Today Fast Company’s technology newsletter headed “Smartphone wars are over“. Google’s Android os is outnumbering Apple’s iOS. RIM’s blackberry sales are in trouble and MicrosoftNokia has not yet surprised the market, if it ever will. Android and iOS share world domination and between each other a cold war..
My view is that the answer will lie in the system. The ecosystem surroundig and supporting the os’s. Apple off course has this great pyramid system, reaping 30% of all app and in-app sales, plus it’s hardware sales revenue. Google/Android does not quite have a revenue stream that vast and consistent. Different partners share the cake: Samsung, HTC and others. Different partners mean also different software versions on different hardware devices. And eventually different performance and user experience. That being on the product side. Let’s talk about the system now.
Android is a platform where Google’s partners and Android Market providers can make money off (like Apple’s app store). Apple is the sole beneficiary of all sales around the iPhone. But I’m curious to learn about Google’s business model for Android. Will it stay open source (and free)? Today Google also announced that it will make Google maps partly paying for heavy website usage. Android could evolve to a Freemium model, allowing ‘gold partners’ a little more openess to the source code. Will Android evolve to a platform-as-service freemium business model? We’ll be watching.
Also, to keep up with Apple’s innovation, Google and it’s partners need to invest a similar amount of resources (ballpark). Android’s resources will be consumed partly to have it running on different devices. So they have more clutter. And less resources left for innovation. As Seth Godin said: doing 2% less, may well get you 80% less.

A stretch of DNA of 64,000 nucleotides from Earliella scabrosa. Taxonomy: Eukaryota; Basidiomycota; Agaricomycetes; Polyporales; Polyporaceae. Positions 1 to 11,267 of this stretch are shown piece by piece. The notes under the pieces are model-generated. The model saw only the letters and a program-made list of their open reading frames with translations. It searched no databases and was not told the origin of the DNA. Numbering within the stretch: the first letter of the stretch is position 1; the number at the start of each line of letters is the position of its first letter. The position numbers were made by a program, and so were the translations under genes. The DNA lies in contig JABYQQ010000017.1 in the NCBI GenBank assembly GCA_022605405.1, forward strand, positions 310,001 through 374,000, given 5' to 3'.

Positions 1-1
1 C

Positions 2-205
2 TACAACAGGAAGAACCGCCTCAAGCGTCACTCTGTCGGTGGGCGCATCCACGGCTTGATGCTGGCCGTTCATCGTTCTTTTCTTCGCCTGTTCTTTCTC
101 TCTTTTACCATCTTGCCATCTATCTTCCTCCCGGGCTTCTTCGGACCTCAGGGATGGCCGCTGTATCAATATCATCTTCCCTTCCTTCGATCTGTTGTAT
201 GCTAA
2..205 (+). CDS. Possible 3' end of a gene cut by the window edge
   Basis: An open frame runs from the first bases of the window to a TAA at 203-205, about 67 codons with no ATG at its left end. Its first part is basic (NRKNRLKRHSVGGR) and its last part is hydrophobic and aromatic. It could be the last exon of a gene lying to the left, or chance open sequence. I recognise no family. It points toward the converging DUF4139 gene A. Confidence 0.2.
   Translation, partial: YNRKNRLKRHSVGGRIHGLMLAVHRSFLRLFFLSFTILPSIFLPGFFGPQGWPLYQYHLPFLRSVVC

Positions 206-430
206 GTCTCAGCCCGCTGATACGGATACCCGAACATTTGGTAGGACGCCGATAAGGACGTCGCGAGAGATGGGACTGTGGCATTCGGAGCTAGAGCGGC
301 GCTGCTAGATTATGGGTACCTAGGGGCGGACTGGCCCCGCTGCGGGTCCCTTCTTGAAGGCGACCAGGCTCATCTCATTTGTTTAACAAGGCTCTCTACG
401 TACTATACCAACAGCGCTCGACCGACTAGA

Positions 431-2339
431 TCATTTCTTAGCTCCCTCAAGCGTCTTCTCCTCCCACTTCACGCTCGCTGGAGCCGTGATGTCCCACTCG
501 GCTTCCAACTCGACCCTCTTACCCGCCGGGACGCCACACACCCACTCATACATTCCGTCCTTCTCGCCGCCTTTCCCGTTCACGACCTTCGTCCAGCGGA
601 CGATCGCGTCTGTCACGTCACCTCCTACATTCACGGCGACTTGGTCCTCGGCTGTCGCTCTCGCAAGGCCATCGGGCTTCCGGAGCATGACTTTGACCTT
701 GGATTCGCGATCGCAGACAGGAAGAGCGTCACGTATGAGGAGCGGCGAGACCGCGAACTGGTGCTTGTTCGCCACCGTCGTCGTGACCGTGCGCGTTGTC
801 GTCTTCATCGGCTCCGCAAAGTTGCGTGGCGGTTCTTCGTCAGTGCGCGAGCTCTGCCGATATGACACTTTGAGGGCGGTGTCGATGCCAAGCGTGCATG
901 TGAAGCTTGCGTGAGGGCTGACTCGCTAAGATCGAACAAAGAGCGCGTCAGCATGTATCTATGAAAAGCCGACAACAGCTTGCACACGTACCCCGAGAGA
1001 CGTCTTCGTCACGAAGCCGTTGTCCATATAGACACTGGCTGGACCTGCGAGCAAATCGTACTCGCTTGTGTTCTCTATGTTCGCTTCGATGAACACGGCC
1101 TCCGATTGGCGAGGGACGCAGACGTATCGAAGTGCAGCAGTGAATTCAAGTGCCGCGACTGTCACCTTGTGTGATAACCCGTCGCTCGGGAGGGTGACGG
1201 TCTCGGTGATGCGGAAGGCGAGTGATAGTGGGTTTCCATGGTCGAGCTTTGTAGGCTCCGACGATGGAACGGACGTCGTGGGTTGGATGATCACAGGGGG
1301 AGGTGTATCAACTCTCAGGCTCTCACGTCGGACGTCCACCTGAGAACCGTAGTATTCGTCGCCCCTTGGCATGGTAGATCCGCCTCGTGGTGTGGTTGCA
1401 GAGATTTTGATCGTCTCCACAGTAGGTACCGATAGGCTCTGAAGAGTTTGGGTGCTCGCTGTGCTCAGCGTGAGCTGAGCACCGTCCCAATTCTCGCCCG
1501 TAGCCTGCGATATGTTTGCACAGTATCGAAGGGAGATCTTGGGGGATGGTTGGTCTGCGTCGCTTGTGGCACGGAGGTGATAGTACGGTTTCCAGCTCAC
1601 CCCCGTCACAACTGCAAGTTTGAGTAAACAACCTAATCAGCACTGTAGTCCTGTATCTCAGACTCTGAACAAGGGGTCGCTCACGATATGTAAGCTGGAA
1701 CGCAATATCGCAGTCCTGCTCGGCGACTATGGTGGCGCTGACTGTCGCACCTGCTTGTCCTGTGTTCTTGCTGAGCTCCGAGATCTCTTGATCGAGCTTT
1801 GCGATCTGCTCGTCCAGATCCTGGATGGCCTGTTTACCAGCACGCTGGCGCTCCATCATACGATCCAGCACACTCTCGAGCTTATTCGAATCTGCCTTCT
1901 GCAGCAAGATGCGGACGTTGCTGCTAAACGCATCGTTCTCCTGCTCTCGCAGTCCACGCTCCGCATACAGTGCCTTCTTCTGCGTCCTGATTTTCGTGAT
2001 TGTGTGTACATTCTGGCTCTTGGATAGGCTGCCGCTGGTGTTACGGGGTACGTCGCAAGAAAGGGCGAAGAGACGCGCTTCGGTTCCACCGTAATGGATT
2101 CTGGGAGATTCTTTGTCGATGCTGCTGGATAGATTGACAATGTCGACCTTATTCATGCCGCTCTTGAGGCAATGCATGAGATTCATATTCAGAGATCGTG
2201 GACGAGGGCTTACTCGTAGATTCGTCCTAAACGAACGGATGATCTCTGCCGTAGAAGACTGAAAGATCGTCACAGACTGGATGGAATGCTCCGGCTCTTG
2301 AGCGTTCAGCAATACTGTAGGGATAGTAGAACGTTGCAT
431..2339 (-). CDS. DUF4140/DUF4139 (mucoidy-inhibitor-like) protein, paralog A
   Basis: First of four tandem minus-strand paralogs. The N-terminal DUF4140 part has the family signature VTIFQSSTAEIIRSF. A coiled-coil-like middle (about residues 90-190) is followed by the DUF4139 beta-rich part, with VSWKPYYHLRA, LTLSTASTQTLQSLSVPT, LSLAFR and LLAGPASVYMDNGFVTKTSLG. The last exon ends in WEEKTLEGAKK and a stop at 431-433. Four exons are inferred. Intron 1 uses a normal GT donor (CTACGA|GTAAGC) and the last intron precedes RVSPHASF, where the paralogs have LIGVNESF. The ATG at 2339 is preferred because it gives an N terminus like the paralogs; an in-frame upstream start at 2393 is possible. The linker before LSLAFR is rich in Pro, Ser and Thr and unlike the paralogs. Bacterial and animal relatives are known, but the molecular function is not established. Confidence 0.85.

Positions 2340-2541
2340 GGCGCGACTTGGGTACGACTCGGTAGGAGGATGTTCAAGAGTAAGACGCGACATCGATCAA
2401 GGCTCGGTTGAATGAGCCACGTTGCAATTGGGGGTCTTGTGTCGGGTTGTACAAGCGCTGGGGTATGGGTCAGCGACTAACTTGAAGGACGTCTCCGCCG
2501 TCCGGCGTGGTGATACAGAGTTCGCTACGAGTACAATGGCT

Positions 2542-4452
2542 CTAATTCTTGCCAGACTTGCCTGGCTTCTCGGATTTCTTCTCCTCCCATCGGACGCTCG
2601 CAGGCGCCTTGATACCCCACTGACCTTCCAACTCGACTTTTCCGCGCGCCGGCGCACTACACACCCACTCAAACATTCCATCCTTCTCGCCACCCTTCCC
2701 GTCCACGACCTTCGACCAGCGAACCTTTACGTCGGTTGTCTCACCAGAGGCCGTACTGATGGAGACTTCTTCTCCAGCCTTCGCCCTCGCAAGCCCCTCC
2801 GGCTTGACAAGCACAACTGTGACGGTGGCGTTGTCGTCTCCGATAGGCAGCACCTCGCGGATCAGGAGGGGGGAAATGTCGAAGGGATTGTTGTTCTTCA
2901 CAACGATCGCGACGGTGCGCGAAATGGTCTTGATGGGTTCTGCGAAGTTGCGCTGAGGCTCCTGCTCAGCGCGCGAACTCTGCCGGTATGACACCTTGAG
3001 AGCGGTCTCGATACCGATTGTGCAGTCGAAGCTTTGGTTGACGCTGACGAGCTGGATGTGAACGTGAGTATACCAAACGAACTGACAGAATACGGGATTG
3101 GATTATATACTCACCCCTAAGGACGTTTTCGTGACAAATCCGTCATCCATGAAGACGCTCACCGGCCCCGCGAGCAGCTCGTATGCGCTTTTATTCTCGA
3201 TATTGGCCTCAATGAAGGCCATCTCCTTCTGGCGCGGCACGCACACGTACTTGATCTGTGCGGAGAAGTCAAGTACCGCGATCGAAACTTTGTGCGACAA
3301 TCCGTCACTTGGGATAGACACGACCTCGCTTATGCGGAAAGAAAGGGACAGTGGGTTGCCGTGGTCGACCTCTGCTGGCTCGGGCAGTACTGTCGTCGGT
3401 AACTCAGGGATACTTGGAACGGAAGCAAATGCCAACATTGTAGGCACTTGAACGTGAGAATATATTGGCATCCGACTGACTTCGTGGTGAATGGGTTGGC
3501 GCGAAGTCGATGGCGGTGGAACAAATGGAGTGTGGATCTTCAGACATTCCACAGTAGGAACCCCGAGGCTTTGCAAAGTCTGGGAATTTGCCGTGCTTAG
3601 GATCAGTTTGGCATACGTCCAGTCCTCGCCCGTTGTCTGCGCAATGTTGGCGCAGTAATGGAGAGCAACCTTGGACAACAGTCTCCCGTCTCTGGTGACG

Now move to the user end. Android offers users more apps, but most of the new apps are launched on iOS first. Psychologists suggest a freedom of around 7 choices makes us the happiest. More choice will cause more stress. So, do we need more apps? With this question we go back to the product talk of individual apps: no, we need better apps. Not nicer looking or fully customisable apps. We need no friction apps that help perform tasks better. I love the Apple reminders app in iOS5. Didn’t need to set it up, it just worked with the installed accounts. Tweeking code is for a minority of geeks (important guys, but a minority).
In the end, the user experience will determine the success of the OS/harware combinations. The ecosystem supporting each supplier will allow that supplier to innovate to a certain degree. In my view, Apple has the current advantage. Unless Android can capture more of the business market (like with this cool Blackberry killer app Bizztrust) like Microsoft did with the PC and from there on move into consumer’s homes.
That were my thoughts. What are yours? Please add in the comments.